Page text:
So my goal for the coming months is to regain a healthy relationship with food. Eat when I’m hungry but not too much. Just allow myself to eat whatever I want as long as I can pronounce the ingredients, and is something I can find at my local farmer market.  Enough already with the “sugar free syrups” and the artificial crap, which doesn’t taste good anyway.  I may not give up my protein powder, but then again I only eat that once a day after my workout anyway.  I think all of this is possible, I think I can have a ripped body and still enjoy life and food. Imagine that!   Food for thought, and if this has made you hungry, I’m leaving you with a balanced, healthy recipe that you should not feel guilty about eating – but not too much of it, remember? !  Makes for a light, delicious dinner this weekend and is super simple to make.   I’ve borrowed this recipe from Jillian Michael’s, as she was partly responsible for my first weight loss (I did her online program years ago). Happy eating!! 🙂

ALMOND ORANGE RAINBOW TROUT WITH CHIPOTLE YOGURT SAUCE

Adapted from “Master Your Metabolism Cookbook” by Jillian Michaels

For Rainbow Trout:

Olive oil spray, for baking sheet

1/3 cup (1 oz) sliced almonds

1 slice whole-wheat bread, torn into pieces

1 garlic clove, finely chopped

grated zest of 1 orange

1/8 tsp cayenne pepper

4 (4 oz) rainbow trout fillet, rinsed and patted dry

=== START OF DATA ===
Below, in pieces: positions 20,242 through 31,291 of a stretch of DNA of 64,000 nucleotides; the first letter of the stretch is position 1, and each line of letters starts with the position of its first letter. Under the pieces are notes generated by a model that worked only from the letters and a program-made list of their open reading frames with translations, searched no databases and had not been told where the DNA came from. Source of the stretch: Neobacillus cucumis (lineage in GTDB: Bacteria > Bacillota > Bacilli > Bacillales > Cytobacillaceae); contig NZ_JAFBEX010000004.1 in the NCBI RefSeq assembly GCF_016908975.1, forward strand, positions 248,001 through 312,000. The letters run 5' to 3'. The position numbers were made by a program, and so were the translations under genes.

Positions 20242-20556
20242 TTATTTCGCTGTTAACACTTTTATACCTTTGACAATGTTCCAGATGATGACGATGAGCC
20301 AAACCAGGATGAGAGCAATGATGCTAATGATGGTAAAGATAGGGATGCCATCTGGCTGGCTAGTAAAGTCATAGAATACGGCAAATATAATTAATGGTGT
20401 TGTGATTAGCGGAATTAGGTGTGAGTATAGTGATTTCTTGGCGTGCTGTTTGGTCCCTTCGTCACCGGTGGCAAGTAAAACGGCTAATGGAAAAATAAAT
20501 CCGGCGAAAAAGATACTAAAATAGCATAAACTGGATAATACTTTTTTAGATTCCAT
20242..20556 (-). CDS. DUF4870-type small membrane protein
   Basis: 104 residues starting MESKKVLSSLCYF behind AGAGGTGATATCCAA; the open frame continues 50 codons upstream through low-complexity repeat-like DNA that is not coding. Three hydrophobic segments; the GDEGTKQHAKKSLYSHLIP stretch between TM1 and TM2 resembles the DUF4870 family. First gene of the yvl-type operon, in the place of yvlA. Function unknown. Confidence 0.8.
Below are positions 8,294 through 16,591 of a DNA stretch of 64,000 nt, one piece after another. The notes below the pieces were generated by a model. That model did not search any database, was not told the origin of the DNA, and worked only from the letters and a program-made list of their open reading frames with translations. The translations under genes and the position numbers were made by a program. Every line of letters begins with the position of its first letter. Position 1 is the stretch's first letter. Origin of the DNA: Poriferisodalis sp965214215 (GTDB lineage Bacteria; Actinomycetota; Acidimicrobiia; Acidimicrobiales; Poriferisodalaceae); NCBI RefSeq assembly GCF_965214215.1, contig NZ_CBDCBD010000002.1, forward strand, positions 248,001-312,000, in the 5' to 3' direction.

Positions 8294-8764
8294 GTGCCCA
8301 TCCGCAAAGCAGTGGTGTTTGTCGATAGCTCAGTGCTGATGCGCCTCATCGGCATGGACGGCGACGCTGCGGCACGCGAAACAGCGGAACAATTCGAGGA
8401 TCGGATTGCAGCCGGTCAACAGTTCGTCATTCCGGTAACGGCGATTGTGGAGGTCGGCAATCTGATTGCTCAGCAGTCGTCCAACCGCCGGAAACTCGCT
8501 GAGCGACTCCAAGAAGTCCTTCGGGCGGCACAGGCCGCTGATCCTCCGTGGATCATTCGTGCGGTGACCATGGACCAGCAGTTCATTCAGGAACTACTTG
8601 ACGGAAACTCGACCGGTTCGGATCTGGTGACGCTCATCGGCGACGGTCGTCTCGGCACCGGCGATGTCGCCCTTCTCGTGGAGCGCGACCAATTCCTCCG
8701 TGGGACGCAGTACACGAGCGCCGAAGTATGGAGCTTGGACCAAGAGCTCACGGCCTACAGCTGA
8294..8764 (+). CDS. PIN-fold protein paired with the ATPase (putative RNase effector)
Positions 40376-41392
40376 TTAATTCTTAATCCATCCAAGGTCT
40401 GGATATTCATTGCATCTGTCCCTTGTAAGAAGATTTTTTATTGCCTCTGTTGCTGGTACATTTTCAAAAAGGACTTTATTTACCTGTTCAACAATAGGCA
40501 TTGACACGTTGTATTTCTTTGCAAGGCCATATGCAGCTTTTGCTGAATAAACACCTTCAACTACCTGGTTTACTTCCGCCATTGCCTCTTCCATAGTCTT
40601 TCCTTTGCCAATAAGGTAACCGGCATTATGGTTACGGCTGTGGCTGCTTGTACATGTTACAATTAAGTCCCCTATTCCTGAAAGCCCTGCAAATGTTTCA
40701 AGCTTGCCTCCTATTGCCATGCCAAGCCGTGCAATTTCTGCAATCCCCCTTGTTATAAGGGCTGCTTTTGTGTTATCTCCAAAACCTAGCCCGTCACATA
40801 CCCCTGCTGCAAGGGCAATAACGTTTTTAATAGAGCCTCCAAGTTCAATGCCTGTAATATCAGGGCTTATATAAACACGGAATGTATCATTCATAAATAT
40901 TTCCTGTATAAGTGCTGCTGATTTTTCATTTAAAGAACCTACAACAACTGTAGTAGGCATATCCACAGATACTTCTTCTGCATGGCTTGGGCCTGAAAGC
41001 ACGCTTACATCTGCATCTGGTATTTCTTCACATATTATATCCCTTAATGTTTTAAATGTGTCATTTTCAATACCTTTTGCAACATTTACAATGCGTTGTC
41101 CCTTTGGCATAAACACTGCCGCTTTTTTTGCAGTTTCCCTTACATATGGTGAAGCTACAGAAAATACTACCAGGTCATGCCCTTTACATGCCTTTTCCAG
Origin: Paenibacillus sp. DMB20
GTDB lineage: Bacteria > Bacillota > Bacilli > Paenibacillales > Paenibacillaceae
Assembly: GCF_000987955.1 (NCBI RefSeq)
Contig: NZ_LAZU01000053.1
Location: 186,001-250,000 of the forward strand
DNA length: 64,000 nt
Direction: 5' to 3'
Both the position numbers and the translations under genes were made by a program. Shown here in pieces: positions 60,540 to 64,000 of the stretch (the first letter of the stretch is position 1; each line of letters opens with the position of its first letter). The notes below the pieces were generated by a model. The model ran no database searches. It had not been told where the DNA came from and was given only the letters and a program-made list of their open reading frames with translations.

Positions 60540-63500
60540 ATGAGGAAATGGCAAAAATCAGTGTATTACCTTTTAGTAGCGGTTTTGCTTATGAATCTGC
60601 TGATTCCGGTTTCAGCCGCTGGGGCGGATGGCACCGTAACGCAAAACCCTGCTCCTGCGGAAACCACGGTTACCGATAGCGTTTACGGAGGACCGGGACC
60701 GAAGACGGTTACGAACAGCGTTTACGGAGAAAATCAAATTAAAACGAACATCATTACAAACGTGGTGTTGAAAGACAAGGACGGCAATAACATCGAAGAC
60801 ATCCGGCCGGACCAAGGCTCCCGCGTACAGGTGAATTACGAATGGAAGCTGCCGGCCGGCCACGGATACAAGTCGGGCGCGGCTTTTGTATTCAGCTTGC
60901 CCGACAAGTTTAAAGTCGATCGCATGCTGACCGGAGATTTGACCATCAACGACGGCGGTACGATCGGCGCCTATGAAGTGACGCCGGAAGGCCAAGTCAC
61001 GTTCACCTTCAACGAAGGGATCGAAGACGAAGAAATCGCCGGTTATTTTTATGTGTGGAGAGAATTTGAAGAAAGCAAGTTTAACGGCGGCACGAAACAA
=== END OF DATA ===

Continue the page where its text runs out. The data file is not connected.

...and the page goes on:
1 tsp salt

1/4 tsp ground black pepper

1 tbsp nonfat plain Greek yogurt

For Chipotle Yogurt Sauce:

1 chipotle chile in adobo sauce, seeded and chopped, plus 1 tsp adobo sauce

3 garlic cloves, finely chopped

juice of 1 lemon, plus more to taste

2 tbsp fresh orange juice

1/2 cup non fat plain Greek yogurt

Preheat oven to 400F. Spray a baking sheet with olive oil.

Begin fish: In the work bowl of a food processor, place the almonds, bread, garlic, orange zest and cayenne pepper. Pulse several times until roughly chopped. Pour mixture onto a shallow plate.

Prepare Chipotle Yogurt Sauce:  In the work bowl of a food processor, combine the chile and adobo sauce, garlic, lemon and orange juice, blend to a smooth paste. Transfer to a small bowl, add low fat yogurt and stir until combined. Taste and add more lemon juice or some salt if desired. Set aside.

Season trout with salt and pepper. Brush top of each fillet with the nonfat yogurt. Press the yogurt coated side of each fillet into the almond mixture. Place the fillet nut side up on the prepared baking sheet.

Bake until fish is firm and not translucent in the center, about 10 minutes.

Spoon the sauce onto the plates, place a piece of trout on each and serve with rice or potatoes of your choice.

Calories: 221

Fat: 9.8g

Protein: 25.3g

Carbohydrates: 10.9g

rainbowtroutjillianmichaels